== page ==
When it was time to depart Talbott’s, the procession was divided into two, the majority of motorcycles pulling out first while many of the older bikes left soon after. Since we were in no hurry, we rolled out with the latter group, as watching old machines once again on the road is part of the beauty of the Quail. We settled in behind a BMW R60/2 equipped with a sidecar as we rambled over the winding roads of Carmel Valley. What a treat it was watching the rider work that machine, leaning into turns to keep the tire of the sidecar weighted and on the ground. We witnessed him doing the delicate dance when the wheel did lift into the air one time, saw the skill with which he brought it back down and recognized the
Cycle World Editor-in-Chief Mark Hoyer does some mid-ride tuning to his Velocette during our stop at Talbott Winery.
It’s not everyday you get to park next to an ultra-exotic motorcycle like this hub-steered Vyrus.
constant finessing it required in turns to keep it from drifting over the centerline. At the end of the ride, we learned the BMW sidecar belonged to Bill Wenholz, the husband of Janet, the elated lady who early that day fulfilled her 42-year-old promise to herself.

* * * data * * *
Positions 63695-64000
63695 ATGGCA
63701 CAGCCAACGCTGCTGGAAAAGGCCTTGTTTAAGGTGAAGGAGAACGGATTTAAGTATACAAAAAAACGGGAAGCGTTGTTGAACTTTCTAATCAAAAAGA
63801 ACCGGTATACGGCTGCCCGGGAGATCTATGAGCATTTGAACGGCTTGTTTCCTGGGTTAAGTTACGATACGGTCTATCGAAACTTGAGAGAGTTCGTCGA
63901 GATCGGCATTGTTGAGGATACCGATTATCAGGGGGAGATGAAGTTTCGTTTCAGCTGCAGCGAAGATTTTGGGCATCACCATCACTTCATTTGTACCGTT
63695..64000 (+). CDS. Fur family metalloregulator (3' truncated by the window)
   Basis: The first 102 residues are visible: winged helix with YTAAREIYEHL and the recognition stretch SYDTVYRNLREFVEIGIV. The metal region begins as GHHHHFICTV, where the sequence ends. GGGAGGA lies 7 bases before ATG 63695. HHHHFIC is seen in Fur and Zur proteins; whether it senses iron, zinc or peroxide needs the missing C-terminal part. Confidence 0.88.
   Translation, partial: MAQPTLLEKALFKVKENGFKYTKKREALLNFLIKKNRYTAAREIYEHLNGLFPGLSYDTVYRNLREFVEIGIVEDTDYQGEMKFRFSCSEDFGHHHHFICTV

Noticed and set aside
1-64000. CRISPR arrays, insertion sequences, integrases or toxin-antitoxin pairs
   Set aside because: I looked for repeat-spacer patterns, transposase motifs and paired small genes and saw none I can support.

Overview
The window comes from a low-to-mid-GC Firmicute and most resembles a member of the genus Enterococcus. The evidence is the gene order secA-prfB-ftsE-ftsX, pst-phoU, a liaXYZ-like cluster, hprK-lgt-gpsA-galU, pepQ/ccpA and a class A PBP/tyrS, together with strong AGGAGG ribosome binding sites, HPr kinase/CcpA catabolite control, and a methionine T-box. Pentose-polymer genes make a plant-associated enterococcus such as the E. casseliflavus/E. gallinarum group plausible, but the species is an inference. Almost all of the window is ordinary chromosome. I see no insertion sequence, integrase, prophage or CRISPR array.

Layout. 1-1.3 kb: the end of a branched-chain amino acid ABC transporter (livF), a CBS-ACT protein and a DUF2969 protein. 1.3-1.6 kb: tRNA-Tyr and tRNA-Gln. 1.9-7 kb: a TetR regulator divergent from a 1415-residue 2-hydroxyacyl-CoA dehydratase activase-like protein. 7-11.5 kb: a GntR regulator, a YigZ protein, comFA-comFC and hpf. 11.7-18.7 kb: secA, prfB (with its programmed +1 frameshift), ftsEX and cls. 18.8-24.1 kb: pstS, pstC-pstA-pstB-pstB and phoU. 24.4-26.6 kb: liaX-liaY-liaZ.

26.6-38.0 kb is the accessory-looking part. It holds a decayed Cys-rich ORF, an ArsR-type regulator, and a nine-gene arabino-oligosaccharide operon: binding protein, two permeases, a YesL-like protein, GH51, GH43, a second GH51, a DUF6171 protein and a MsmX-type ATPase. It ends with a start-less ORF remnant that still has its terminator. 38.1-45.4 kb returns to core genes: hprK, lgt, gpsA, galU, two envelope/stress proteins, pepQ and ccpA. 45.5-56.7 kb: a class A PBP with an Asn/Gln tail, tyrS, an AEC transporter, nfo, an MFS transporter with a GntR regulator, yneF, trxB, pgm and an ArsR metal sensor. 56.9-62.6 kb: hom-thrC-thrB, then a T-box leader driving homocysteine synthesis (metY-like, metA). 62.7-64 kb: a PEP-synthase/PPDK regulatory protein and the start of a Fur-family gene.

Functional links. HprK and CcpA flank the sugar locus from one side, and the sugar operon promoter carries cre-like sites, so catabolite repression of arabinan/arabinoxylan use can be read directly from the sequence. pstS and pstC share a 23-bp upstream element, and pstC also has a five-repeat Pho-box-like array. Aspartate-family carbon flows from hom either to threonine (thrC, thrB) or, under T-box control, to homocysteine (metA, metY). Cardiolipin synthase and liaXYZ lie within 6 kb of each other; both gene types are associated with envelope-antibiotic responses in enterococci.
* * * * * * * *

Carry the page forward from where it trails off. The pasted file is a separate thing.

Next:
We weren’t the only ones to recognize Wenholz’s machine. During the luncheon at Baja Cantina after the ride, Bill and his sidehack were awarded “Pick of the Ride.” He said he’s owned the sidecar since 1975, and though it’s connected to a BMW R60/2, he put the engine from an R90/6 in it. That 1927 Scott Flying Squirrel we mentioned that was smoking us out at the beginning of the ride? It also earned an award after being selected as “Best Vintage Bike of the Ride.” The final award of the ride went to our friends at British Customs who received the honors for its 2014 Triumph Scrambler Dirt Bike. The bike held its own at Laguna Seca despite being shod in knobby tires, and had proven itself even further the day before on a 350-day journey up the California coast.
While it was fun times for most, there were two incidents during the ride, one involving a Norton Commando 850 that ran off-road. Fortunately, damage was light and the riders suffered bigger bruises to their egos than their bodies. But Gordon McCall and the Quail Events crew had more support than ever before from the California Highway Patrol and were prepared for just about every scenario.
Coming over a rise in the road and seeing a quarter-mile-long cavalcade of motorcycles stretched out brings about a sense of being a part of something bigger than yourself, a cell in a larger organism, an organism in this case of metal and motorcycles comprising the entity known as the Quail Motorcycle Ride.